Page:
Σάββατο, 13 Μαΐου 2017

GENE FOUND IMPLICATED IN HEARING LOSS BY CISPLATIN

Cisplatin-induced ototoxic effects in patients with testicular cancer are associated with a protein-coding variation in the transporter gene SLC16A5, according to an international group of researchers.
As Dr. Bruce C. Carleton told Reuters Health by email, "Hearing loss is a debilitating side effect from cisplatin that occurs in 20 to 40% of testicular-cancer patients treated with this drug. In this study, we identified a variant in the SLC16A5 gene that decreases the chance of experiencing hearing loss caused by cisplatin more than tenfold."
Dr. Carleton, of BC Children’s Hospital Research Institute in Vancouver, Canada, and colleagues studied data on 188 patients with a median age of 31 years. All had been treated with cisplatin-based chemotherapy. The discovery cohort consisted of 23 cases and 73 controls and the replication cohort of 14 cases and 78 controls.
Cisplatin-associated ototoxic effects were diagnosed by two audiologists and the patients were screened for more than 7,900 variants within the absorption, distribution, metabolism and excretion gene regions.
Association and fine-mapping analyses revealed a protein-coding variant of SLC16A5 that had a protective effect against cisplatin-induced ototoxic effects in both independent cohorts. The association remained significant after Bonferroni correction in the combined cohort (odds ratio, 0.06), the researchers report in JAMA Oncology, online April 27.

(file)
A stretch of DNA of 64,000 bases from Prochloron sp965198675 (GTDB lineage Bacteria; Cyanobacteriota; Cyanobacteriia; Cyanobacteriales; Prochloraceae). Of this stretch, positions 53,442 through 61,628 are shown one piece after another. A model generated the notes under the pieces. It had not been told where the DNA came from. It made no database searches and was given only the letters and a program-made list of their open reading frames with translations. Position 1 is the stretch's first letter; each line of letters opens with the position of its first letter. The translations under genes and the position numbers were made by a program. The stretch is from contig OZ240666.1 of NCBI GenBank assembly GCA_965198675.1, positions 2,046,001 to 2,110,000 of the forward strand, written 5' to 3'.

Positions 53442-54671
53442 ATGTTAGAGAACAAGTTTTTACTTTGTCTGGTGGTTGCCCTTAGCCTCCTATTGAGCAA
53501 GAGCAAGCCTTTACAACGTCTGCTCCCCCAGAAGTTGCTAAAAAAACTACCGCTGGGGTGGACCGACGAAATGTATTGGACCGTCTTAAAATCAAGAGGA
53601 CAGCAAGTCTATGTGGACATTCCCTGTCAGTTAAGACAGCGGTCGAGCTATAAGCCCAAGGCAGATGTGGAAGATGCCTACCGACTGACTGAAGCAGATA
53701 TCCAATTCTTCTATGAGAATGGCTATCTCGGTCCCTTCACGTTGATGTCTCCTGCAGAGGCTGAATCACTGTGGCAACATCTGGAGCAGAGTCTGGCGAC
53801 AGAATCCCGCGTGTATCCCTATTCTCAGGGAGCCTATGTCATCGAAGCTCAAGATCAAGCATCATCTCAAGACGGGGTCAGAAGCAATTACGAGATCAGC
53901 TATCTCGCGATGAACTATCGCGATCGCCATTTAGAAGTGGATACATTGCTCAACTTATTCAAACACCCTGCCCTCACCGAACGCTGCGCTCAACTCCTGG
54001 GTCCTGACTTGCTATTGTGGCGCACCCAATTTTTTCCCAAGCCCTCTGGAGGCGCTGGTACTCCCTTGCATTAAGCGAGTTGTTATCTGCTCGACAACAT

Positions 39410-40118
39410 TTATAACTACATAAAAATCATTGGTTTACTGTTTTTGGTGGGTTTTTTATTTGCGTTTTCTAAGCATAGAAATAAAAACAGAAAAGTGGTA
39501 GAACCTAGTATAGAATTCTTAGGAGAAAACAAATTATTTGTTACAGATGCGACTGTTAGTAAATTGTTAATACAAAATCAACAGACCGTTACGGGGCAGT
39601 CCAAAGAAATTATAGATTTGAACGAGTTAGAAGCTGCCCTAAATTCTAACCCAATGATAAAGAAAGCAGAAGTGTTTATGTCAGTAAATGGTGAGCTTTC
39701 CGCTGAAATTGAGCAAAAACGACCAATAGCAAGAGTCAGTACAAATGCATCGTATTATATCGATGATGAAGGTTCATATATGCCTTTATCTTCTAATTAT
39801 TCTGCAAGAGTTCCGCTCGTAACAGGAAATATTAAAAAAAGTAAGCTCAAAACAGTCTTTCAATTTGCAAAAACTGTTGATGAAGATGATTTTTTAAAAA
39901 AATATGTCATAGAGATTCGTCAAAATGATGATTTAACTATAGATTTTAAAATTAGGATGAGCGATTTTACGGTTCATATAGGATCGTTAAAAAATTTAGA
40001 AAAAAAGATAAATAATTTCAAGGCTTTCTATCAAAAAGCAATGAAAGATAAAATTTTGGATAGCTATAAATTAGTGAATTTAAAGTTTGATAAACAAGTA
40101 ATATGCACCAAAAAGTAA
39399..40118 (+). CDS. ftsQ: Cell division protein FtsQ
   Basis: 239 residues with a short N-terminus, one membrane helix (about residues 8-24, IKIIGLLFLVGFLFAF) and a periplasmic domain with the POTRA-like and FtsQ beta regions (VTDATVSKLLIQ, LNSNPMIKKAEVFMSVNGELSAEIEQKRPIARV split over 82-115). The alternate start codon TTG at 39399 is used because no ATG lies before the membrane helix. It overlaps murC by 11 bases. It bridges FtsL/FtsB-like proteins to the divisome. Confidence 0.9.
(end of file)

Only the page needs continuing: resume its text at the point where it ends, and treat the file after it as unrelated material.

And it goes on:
In vitro studies showed that SLC16A5-silencing altered cellular responses to cisplatin treatment, supporting its role in the development of cisplatin-induced ototoxic effects.
The researchers further note that SLC16A5 is inhibited by cimetidine. Its addition to cisplatin treatments in rat cochlear cultures and in mice prevented such ototoxic events without compromising cisplatin’s antitumor activity.
Given these results, continued Dr. Carleton, "Testing for this variant would aid in predicting which patients are more likely to experience hearing loss from cisplatin such that proper hearing screening can accompany cancer treatment."
"The findings from this study," he concluded, "also have important implications for the investigation of drugs that inhibit the SLC16A5 gene to potentially use as protective agents against the development of cisplatin-induced hearing loss."

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